A push to update the city’s code of ethics for elected officials and board members earned robust debate on Wednesday before it was “sent back to the kitchen for more cooking,” as one City Council member put it.
Members of the Administration and Finance Committee tabled the measure, introduced by council member Heather Harp, after the draft was unraveled by questions over organization, language and whether it was even necessary.
The city last updated its code of ethics 20 years ago, and Harp said the time had come to adopt a modern policy, especially as public trust over government wanes. She said the process would help build community trust, and that the draft would be open to constructive feedback from the public.
“Twenty years go by and frankly, with our natural turnover and our role, memories fade,” said Harp. “That institutional knowledge is kind of lost. We could do this alone, but a better method is actually to invite constructive comments from the very people who hold us accountable.”
Over the last year, members of an Ethics Advisory Committee have met to update the city policy. Harp, a member of the committee, brought the working draft to the floor on Wednesday, saying she wanted to give the council’s outgoing officials a chance to weigh in before new members of the council are seated.
But council member John DiBari, whose term ends this month, said he wasn’t aware of the rewrite.
“I didn’t even know this was going on, and I’m not sure anyone else did,” DiBari said. “I think it would have been way better to come before this body and ask if we knew there was a code of ethics and if we wanted to work on it. It certainly caught me off guard.”
The draft covers a number of subjects, from integrity to equity. It looks toward civility and respect, accountability and satisfactory attendance. One member of the City Council has been absent for much of the year, though Steve Johnson, director of Central Services for the city and a member of Ethics Advisory Committee, said the draft was not directed toward any single official.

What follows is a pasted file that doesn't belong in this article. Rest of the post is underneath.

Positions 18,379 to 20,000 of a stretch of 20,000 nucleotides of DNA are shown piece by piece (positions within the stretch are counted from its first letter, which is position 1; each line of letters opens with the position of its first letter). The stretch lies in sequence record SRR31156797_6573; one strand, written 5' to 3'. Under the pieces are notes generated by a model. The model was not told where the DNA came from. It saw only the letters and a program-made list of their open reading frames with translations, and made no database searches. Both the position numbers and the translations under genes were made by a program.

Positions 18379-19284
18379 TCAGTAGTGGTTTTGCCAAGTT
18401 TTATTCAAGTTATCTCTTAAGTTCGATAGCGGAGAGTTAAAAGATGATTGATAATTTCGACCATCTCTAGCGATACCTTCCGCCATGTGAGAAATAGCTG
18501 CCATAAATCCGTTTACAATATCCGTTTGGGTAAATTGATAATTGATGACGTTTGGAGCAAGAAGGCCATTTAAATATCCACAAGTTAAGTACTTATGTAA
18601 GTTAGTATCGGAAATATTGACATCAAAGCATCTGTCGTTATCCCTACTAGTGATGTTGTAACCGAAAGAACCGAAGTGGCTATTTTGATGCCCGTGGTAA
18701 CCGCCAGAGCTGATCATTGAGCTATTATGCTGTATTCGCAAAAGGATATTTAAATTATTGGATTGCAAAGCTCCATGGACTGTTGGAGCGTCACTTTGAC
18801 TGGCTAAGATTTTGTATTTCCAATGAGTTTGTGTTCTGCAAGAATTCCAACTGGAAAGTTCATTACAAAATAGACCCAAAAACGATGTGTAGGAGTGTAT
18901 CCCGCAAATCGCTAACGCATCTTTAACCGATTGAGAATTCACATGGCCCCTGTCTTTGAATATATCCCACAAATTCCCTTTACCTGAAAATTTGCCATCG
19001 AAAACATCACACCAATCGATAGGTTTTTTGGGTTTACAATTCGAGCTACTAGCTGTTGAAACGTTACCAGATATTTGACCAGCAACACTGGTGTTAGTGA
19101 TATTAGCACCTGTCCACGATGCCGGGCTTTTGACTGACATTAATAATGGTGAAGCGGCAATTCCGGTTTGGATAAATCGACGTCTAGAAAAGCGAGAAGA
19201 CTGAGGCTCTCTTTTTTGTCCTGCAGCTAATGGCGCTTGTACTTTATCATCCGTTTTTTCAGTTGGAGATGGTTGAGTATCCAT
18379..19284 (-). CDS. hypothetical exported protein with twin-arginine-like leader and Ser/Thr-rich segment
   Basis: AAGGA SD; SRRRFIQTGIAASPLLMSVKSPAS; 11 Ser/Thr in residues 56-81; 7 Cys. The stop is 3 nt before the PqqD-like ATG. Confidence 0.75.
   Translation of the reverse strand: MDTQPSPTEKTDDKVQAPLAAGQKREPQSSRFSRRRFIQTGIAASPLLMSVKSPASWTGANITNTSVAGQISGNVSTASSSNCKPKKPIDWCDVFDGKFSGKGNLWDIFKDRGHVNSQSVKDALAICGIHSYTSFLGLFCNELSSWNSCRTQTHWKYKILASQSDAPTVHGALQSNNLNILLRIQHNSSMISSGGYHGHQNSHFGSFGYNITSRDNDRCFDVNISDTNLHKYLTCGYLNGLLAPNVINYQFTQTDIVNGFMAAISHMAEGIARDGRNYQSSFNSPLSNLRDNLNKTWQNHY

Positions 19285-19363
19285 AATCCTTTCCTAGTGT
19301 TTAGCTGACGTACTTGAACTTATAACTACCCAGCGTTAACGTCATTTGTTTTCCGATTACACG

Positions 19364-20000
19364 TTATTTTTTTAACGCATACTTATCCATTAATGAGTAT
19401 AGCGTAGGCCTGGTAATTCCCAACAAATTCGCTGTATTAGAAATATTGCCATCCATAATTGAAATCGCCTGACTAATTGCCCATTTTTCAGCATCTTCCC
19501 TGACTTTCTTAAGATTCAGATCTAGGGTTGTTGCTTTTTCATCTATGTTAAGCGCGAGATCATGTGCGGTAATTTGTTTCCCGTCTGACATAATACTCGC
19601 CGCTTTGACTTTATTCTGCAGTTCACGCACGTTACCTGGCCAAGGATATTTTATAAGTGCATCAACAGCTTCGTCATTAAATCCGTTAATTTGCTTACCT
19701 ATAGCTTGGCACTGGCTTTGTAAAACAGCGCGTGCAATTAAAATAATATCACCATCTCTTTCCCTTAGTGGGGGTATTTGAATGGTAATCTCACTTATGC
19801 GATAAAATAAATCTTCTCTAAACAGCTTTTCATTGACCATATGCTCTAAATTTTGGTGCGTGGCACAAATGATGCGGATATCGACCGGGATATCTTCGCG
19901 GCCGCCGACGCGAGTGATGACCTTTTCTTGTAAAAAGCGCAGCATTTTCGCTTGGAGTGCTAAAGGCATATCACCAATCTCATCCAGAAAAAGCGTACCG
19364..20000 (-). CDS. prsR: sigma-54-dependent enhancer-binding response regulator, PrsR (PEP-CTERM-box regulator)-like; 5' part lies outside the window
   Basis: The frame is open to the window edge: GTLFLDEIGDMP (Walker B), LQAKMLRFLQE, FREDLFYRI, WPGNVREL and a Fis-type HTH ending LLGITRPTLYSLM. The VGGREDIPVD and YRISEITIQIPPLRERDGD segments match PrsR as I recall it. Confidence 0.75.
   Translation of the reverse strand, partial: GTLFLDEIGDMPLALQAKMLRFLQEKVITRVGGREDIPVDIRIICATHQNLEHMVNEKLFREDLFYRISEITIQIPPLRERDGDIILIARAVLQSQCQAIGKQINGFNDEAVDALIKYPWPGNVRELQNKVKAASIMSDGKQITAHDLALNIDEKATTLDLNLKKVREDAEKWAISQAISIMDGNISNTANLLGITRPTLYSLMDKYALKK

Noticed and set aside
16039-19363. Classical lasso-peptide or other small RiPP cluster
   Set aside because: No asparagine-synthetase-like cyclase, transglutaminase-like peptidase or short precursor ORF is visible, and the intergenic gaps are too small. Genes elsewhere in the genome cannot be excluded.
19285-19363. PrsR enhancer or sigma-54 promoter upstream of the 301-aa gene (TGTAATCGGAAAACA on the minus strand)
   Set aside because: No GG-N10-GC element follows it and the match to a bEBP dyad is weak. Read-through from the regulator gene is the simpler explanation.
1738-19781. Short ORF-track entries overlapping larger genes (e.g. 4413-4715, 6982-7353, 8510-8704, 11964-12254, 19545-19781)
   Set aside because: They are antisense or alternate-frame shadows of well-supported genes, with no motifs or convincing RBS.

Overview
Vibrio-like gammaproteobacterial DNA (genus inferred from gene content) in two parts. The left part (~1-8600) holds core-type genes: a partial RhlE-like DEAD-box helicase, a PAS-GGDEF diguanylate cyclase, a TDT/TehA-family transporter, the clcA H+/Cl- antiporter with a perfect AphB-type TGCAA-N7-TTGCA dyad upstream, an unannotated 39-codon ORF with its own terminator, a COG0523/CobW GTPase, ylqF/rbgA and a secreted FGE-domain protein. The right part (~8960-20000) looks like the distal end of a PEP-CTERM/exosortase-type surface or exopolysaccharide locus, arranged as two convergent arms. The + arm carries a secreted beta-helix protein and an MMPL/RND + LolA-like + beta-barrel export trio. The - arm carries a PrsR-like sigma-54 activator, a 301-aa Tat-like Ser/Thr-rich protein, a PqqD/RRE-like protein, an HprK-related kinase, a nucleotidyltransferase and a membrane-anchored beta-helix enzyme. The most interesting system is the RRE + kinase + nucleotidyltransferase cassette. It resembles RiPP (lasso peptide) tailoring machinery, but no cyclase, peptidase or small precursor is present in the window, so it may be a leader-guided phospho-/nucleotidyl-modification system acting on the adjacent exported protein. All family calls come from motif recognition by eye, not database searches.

“Often you will run into situations where there are conflicts,” said Johnson. “This policy language will hopefully provide you the tools to make those distinctions and decide what remedy is appropriate. When those moments do occur, we think you’ll be happy you have guidance you can use.”
The draft also looks to standards of conduct and means of enforcement, and what one called “thou shall” and “thou shall not.” It covers economic gain and avoiding the appearance of conflict by taking personal advantage of issues before the City Council.
But some of the language raised concerns among council members, who often have double duty – serving as an elected official while holding a regular job. The full meaning and ramification of the language could be questioned, some argued.
“We’re a fairly small community and many of us wear multiple hats in the community,” said council member Heidi West. “We all have these overlaying responsibilities. We’re careful of how those interface, but (this) needs more reflection and exploration of what those scenarios are when you take it off a page and put it into a real world scenario.”
Council member Jess Ramos agreed, suggesting that some of the language, including that over civility, respect and decorum, could be subjective. The draft repeated with less clarity what’s already covered by state law, he added.
“When we look at some of these different things, and while I really appreciate the intention of it – and I really hold honesty and integrity above all else just like everyone else on this council – it really leaves a lot of stuff open to scrutiny that may or may not restrict our freedom in some aspects if we’re concerned about these being enforced,” said Ramos.
But even there, not all members of the council agreed.
“There’s always going to subjectivity,” said council member Julie Merritt. “I think reasonable people can differentiate between philosophical differences and whether or not someone has taken an action outside the ethics of this body.”
The committee Wednesday ended debate by tabling the proposal.
“Tabling this puts this back in the kitchen for a little more cooking, which is what it needs,” said council member Gwen Jones. “It needs to be reworked.”